“I don’t think any of my customers would conjure up the question to ask,” says Dennis Smith, director of integrated services, SFI Electronics, LLC, Charlotte, N.C. “But if I ask them if they would like a system where they don’t have to maintain a server or worry about data backup, and they can access it with a mobile app, they are definitely interested in that. All of our customers struggle with maintaining server machines and patches and upgrades. If I go to them with an economical solution that solves that problem and can show a cost savings, that will certainly sway them.”

Cost, not surprisingly, remains a major selling point. “They are not buying the overall access control system but instead leveraging what is out there from an integrator or service provider,” Peckham says. “It can be an operational instead of a capital expenditure.”

Daniel Cogan, president, Access Security Corp., Warminster, Pa., stresses the need to emphasize the cost savings. “Some more traditional salespeople have a difficult time explaining it in the proper way; they need to be able to show that over the course of five years the end user will actually save money versus an in-house system. Once that is explained to them, most people start to come around.”

Selling a cloud-based system also requires a different mindset from the integrator, as well as a different set of contracts, agreements and internal organization. For integrators who already have a central station, the process is a logical extension and feels familiar. But more traditional integrators need to keep some things in mind.

“Cloud is more closely aligned to recurring monthly revenue (RMR) models,” Peckham says. “It is more analogous to service contracts than the traditional sale. Pricing is different because you are spreading out the cost and leveraging what you are doing on the server side across multiple customers. There is a different understanding of how the services are priced, what the overall return is, and the margins. It is not your traditional model.”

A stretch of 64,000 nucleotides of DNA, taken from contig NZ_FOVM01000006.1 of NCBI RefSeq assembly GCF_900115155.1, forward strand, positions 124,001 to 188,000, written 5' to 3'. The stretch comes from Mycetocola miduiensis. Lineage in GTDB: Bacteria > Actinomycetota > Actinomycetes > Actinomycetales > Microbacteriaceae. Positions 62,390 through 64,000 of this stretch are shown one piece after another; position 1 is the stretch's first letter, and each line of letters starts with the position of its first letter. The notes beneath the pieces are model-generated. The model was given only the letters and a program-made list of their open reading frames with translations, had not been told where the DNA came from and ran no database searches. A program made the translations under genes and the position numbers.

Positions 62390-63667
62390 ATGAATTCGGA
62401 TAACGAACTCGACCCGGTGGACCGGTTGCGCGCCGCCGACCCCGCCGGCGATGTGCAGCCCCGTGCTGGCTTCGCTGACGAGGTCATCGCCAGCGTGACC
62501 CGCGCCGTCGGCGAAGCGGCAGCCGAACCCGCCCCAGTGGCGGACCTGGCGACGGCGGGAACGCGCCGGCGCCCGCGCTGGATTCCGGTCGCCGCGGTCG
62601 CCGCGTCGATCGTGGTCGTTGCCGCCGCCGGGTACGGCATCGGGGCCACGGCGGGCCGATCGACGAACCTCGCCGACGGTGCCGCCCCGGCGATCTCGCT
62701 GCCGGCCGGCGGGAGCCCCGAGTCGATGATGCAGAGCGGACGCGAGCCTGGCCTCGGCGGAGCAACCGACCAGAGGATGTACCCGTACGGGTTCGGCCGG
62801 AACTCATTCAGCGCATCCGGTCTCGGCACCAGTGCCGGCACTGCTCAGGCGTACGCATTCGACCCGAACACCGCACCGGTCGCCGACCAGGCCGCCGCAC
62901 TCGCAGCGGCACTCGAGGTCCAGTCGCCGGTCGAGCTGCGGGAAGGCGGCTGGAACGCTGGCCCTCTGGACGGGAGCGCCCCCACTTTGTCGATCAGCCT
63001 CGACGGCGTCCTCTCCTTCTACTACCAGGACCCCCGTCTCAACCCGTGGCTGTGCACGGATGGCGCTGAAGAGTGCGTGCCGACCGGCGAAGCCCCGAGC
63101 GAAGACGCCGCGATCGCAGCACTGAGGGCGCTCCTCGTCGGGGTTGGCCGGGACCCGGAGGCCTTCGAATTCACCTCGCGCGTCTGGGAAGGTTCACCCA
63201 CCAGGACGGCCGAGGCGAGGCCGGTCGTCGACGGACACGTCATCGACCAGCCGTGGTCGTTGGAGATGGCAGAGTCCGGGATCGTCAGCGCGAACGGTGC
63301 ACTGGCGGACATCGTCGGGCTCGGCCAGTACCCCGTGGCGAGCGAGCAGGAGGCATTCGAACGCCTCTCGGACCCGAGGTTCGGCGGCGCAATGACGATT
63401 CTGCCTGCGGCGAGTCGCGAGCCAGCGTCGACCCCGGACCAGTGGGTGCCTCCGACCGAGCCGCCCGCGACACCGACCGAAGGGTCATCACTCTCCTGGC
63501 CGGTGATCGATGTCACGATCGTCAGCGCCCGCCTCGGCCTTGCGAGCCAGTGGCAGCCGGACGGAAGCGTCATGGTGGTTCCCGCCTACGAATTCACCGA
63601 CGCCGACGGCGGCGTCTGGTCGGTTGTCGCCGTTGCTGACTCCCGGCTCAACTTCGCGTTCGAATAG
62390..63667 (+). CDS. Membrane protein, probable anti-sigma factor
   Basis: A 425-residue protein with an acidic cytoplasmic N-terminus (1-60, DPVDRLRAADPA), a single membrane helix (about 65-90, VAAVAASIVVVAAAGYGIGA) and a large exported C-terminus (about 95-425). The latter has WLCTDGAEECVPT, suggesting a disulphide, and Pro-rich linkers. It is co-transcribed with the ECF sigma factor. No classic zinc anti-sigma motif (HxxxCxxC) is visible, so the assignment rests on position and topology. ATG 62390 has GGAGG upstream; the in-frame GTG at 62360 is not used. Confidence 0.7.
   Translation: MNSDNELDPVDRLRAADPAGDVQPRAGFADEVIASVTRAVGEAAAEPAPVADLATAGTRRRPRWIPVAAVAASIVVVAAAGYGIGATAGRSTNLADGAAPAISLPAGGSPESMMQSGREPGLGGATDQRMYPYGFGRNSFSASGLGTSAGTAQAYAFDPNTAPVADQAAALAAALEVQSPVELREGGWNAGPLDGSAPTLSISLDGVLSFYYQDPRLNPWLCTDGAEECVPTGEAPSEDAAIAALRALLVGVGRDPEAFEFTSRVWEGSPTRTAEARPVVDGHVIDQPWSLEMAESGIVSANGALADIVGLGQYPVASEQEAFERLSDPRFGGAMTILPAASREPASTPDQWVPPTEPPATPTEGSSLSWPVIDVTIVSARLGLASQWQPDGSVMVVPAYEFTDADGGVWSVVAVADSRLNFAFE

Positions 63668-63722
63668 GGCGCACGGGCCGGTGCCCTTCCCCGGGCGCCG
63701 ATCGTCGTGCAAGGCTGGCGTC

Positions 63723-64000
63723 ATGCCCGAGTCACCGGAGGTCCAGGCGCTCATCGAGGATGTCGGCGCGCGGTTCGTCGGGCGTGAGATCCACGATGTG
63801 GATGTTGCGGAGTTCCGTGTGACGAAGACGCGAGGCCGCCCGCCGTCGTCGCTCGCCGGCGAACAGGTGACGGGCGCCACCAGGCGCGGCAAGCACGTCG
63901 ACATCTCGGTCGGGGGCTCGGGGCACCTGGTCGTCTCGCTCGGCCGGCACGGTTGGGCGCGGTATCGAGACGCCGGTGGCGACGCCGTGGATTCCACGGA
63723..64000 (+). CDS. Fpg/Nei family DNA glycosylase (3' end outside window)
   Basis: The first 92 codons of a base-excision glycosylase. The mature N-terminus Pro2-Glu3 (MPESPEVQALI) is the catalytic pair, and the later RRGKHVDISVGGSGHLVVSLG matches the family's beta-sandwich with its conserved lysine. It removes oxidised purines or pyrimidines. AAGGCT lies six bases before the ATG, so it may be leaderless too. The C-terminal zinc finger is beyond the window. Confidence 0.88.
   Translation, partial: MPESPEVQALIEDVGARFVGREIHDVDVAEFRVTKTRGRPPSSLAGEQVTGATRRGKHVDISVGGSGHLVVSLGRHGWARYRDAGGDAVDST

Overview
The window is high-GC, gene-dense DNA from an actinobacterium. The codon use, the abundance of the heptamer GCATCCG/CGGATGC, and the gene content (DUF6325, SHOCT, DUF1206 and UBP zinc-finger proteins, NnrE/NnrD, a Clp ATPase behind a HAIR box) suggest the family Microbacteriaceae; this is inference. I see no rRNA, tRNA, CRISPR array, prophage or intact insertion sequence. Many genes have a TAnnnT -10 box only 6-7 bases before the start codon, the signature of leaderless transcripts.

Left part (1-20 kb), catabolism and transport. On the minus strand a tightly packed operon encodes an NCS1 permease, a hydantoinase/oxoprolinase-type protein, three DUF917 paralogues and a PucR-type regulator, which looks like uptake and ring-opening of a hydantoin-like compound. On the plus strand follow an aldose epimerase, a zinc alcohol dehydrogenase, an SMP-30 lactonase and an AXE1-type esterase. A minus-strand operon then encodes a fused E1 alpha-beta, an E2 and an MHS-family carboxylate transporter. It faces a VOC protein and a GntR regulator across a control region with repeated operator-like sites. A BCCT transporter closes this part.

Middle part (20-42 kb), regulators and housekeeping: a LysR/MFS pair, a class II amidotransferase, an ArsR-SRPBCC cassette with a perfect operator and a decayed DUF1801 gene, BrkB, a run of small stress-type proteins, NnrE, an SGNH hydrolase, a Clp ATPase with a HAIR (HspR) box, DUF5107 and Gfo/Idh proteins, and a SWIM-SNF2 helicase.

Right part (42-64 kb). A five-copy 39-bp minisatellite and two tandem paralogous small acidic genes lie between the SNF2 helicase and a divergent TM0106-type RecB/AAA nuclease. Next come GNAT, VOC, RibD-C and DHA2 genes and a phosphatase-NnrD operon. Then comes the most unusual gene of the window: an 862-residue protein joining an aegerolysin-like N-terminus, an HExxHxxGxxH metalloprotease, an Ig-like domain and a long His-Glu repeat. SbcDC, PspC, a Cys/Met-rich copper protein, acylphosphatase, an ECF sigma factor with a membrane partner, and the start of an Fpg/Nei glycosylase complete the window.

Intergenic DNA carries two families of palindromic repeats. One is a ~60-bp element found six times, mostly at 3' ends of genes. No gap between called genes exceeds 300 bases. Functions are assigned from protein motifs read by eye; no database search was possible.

The pricing structure needs to be set up for an RMR model, Cogan adds. “How are you going to price it? Are you going to attach service, both managed as well as physical service on site for any issues with the physical hardware?  What about programming? How will you set it up?”

Proper contract terminology and billing are two of the bigger issues Smith sees. He also stresses the need to be aware of the potential issues and risks associated with the cloud. “When a system is in the owner’s possession that is one thing, but when we are hosting or using someone else’s services and something gets messed up, who is liable? We are taking on more responsibility and along with it more risk. Ask yourselves, ‘Did we have the proper verbiage on our contracts? Are we insured? Are we protected?’ Educate your customers on what you are doing and the risks associated with it. Have good practices and procedures in place.”

Integrators not already operating a central station also need to take into account the different nature of cloud or managed services. “Make sure you understand the amount of resources you will need to support this system because it is not just one. It is hopefully hundreds,” Ladd says. “Many traditional integrators close their doors at night and go home. At a company like ours, the lights are always on.”